• Considered the father of cognitive psychology, Ulric Neisser published his book Cognitive Psychology in 1967 and officially started the field of cognitive psychology.
  • Cognitive psychologists make use of both introspection and biological technology to do research.

Frequently Asked Questions about Cognitive Psychology

Cognitive psychology is the study of mental processes and how we process information.

An example of cognitive psychology is studying how the encoding, storage, and retrieval of information in memory works. 

The main idea of cognitive psychology is that our mental processes inform the rest of life.

The 6 areas of cognitive psychology are memory, learning, intelligence, language, thinking, and problem-solving. 

Ulric Neisser founded the field of cognitive psychology in the 1960s. 

Final Cognitive Psychology Quiz

Question

What are the three main components of the Multi-store model of memory?

Show answer

Answer

Sensory Memory, Short-term Memory, and Long-term Memory

Show question

Question

What lobe are sensory memories activated in?

Show answer

Answer

Temporal lobe

Show question

Question

Where are temporal lobes located?


Show answer

Answer

Behind the ears

Show question

Question

What does Miller's Law explain?

Show answer

Answer

That short-term memory can hold up to 7 "items" of information, plus or minus two.

Show question

Question

What is encoding?

Show answer

Answer

It is the first step of how our memory retains information and stores it in the brain

Show question

Question

Central Executive, Phonological Loop, Visuospatial Sketchpad, and the Episodic Buffer are part of what memory model?

Show answer

Answer

The Working Memory model

Show question

Question

​Working memory is also known as ______ ______ ______.


Show answer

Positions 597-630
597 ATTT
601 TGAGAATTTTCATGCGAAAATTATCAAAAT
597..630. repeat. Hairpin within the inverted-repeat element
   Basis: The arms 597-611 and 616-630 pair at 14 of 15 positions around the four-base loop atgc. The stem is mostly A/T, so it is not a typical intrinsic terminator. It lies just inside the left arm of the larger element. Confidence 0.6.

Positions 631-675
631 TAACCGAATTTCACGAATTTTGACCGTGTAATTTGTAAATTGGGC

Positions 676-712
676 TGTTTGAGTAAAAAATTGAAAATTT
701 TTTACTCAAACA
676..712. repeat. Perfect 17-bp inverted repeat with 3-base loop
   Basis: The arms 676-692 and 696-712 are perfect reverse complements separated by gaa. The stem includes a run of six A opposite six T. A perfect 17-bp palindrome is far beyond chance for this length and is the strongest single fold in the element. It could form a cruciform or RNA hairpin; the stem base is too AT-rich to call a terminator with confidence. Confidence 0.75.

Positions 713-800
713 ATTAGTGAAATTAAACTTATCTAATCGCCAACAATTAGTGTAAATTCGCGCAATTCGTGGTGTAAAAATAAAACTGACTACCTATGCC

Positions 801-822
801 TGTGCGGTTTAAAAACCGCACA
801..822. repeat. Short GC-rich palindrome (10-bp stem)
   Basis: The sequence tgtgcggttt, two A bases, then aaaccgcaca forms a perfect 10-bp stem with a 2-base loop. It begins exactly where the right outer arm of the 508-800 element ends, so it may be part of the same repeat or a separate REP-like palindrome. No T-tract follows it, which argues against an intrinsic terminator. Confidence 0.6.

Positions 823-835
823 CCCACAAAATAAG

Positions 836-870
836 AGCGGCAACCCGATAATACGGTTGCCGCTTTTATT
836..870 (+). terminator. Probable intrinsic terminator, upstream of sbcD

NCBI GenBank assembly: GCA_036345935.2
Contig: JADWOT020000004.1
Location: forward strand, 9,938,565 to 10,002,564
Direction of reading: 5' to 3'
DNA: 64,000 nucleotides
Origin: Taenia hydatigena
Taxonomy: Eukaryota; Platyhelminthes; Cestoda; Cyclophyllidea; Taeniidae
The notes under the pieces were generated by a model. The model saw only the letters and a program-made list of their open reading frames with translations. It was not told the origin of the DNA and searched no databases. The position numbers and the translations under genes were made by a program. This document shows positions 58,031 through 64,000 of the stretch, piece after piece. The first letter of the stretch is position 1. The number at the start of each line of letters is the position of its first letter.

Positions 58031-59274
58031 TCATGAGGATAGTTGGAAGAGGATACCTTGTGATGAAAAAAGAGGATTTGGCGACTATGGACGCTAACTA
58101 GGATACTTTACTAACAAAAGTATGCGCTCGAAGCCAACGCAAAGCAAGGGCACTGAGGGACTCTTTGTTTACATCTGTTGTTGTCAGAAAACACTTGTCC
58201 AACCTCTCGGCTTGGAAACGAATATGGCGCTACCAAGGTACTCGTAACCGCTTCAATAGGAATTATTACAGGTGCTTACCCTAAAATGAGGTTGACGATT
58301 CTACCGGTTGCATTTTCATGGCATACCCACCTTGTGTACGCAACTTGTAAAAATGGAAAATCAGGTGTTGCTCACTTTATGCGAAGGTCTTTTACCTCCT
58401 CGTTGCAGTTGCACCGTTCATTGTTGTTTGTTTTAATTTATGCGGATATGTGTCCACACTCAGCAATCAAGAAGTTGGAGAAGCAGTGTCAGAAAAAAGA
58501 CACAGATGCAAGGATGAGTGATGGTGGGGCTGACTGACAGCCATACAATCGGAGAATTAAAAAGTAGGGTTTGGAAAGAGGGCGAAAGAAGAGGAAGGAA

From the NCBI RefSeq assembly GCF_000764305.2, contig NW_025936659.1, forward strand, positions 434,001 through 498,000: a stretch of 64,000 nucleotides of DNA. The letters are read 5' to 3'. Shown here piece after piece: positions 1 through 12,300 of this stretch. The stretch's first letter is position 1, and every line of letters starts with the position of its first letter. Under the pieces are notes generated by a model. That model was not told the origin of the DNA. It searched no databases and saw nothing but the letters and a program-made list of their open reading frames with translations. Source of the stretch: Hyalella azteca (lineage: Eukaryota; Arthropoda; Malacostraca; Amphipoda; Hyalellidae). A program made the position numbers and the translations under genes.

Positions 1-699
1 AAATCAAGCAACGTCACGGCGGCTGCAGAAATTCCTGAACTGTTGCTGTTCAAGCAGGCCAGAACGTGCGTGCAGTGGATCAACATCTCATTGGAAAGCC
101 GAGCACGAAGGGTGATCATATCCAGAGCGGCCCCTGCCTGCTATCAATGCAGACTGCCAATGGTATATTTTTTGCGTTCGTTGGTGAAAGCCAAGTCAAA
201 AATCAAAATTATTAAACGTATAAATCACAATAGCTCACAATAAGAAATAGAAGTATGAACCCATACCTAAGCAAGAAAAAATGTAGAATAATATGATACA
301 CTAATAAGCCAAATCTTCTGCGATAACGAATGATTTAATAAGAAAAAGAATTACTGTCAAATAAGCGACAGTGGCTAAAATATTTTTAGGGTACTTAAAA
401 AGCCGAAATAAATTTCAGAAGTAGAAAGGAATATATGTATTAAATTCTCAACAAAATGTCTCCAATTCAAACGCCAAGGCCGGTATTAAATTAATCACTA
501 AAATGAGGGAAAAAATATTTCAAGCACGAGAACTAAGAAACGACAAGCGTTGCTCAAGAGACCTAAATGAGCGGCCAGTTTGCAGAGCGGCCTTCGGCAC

Answer

Short-term memory

Show question

Question

Semantic memory is 

Show answer

Answer

knowledge that we have previously obtained, such as fun facts or language related definitions.

Show question

Question

_____ _____ is responsible for storing information about past events.

Show answer

Answer

Episodic memory

Show question

Question

The episodic buffer is used for

Show answer

Answer

allowing our phonological loop and visuospatial sketchpad to work together without interference from one another

Show question

Question

What process is used when we use repetition to remember recently learned information?

Show answer

Answer

Articulatory Control Process

Show question

Question

What part of memory has unlimited capacity and storage? 

Show answer

Answer

Long-term memory

Show question

Question

Sensory memory is something that occurs related to our

Show answer

Answer

five senses

Show question

Question

The most commonly used memory model is

Show answer

Answer

the Atkinson and Shiffrin Model

Show question

Question

What can encode information without any help or repitition?

Show answer

Answer

Long-term memory

Show question

Question

Intelligence in psychology is defined as _________. 

Show answer

Answer

the capacity to think rationally, understand the world, and adapt and learn from experience.

Show question

Question

Generalized intelligence factor that can be measured through standardized tests is called _______?

Show answer

Answer

The g-factor

Show question

Question

True or False: G-factor can be observed in other areas of the human experience in addition to intelligence.

Show answer

Answer

True

Show question

Question

What are the four abilities that influence emotional intelligence? 

Show answer

Answer

Perceiving, understanding, managing, and using emotion.

Show question

Question

Which is not one of Sternberg's three types of intelligence?

Show answer

Answer

Spatial

Show question

Question

Which is not one of Gardner's eight types of intelligence?

Show answer

Answer

Emotional intelligence

Show question

Question

Name the eight types of intelligence in Gardner's multiple intelligences theory.

Show answer

Answer

Linguistic, logical-mathematical, spatial, interpersonal, intrapersonal, bodily-kinesthetic, musical, and naturalist intelligence.

Show question

Question

Which intelligence theory lends support to conditions like savant syndrome? 

Show answer

Answer

Gardner's multiple intelligences theory

Show question

Question

True or False: According to Gardner, different types of intelligence are ruled by different parts of the brain. 

Show answer

Answer

True

Show question

Question

Knowledge about daily life is an example of which of Stenberg's three types of intelligence?

Show answer

Answer

Practical intelligence

Show question

Question

The ability to use basic knowledge to achieve different and better results is an example of which of Stenberg's three types of intelligence?

Show answer

Answer

Creative intelligence

Show question

Question

Academic intelligence is an example of which of Sternberg's three types of intelligence? 

Show answer

Answer

Analytical intelligence 

Show question

Question

This type of intelligence measures strength in our ability to relate to others.